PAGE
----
Woodward’s fan contingent obviously celebrated the call. Perhaps they were thinking that even if it was a bad call, it was a make-up for some other bad calls (or no-calls) throughout the game — and there were plenty on both sides. 

But Eastside’s folks lost it, as you could probably imagine. And when you go back to see the video and take it frame by frame, you can see why. 

Of the three things to evaluate on that final and fateful play —  was there a foul, was there a legit shot attempt and did the shot get off on time — the only thing that seemed iffy was whether or not Smith truly fouled Bowels. The referee who made the call said Bowels was smacked in the head. But our video that shows the game’s final moments doesn’t show conclusive evidence toward that fact.

But here’s the kicker: Because the shot and alleged foul on the shot happened after the buzzer, it should’ve been a moot point.

The ball was clearly still in Bowels’ hands when the buzzer sounded to signal the end of the quarter. Not only that, the official blew his whistle maybe two seconds after the fourth quarter buzzer. I don’t care what you say or whose team it is, that’s not a call you rush to make in the deciding moments of a postseason game.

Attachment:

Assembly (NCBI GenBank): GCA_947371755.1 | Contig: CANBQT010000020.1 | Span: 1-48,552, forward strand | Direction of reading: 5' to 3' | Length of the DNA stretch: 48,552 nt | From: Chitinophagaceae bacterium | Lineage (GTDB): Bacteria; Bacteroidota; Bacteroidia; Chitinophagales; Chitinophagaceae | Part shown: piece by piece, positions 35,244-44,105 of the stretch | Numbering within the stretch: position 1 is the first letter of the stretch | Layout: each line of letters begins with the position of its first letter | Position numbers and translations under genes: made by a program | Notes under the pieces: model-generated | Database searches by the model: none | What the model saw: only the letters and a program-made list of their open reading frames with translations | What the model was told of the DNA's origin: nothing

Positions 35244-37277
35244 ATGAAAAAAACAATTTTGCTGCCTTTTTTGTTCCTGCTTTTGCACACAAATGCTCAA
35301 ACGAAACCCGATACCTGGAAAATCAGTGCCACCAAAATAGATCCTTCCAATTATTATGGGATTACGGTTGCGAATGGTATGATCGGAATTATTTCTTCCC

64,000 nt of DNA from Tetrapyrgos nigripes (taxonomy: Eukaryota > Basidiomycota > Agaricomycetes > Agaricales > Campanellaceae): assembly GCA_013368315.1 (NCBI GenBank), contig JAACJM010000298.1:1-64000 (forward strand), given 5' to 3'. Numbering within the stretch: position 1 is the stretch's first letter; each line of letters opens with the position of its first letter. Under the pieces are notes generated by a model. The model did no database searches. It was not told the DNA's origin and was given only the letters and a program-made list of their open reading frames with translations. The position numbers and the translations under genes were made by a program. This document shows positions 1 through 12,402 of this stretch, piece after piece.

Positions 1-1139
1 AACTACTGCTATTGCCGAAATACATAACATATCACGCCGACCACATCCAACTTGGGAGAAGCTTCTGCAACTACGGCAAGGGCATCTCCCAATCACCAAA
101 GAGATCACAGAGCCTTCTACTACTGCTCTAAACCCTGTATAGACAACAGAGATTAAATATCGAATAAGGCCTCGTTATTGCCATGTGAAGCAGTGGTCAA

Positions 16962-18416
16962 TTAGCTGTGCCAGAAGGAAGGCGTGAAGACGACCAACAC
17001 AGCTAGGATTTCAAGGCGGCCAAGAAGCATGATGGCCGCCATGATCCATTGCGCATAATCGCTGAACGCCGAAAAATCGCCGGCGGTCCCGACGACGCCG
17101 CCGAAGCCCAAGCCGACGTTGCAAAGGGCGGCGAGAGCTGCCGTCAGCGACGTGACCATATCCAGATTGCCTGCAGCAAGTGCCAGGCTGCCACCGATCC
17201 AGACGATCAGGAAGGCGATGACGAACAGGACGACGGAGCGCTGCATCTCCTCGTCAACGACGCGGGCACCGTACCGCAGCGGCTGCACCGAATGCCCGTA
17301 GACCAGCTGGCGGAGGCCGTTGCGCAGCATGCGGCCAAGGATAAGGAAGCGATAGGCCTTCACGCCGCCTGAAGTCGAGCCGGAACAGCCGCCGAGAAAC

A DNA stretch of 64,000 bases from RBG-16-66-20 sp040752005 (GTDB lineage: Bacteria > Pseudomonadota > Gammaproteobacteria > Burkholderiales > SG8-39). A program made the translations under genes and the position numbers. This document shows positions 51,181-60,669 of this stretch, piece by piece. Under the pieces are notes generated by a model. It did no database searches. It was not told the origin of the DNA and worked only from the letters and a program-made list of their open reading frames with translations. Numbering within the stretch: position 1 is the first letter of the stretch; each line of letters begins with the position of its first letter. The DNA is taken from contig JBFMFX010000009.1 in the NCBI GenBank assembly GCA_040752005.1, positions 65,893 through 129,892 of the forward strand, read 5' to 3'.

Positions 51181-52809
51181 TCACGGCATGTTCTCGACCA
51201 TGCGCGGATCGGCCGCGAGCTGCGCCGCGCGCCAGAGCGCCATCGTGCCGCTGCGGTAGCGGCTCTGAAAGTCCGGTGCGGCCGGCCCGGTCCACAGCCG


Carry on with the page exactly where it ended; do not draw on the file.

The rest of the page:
“The refs took one from us tonight,” King said afterward. And how.

Now, cue the most popular pushback we offer up when someone places the blame of a loss on an official: If the team takes care of business before that, it wouldn’t have had to come down to that call. 

Well, maybe. But again, Woodward worked their way back into that game in legit fashion. They have the kind of player who can make that happen. It should be expected for them to make a run. 

What can’t be excused, no matter the situation, is botching that kind of a call in that kind of a game. There’s no explanation sound enough to sweep that one under the rug.

Yes, officials are human and will make mistakes. And yes, it’s easier for us to revel in the benefit of video hindsight which is different than trying to make a decision in the moment of a bang-bang play.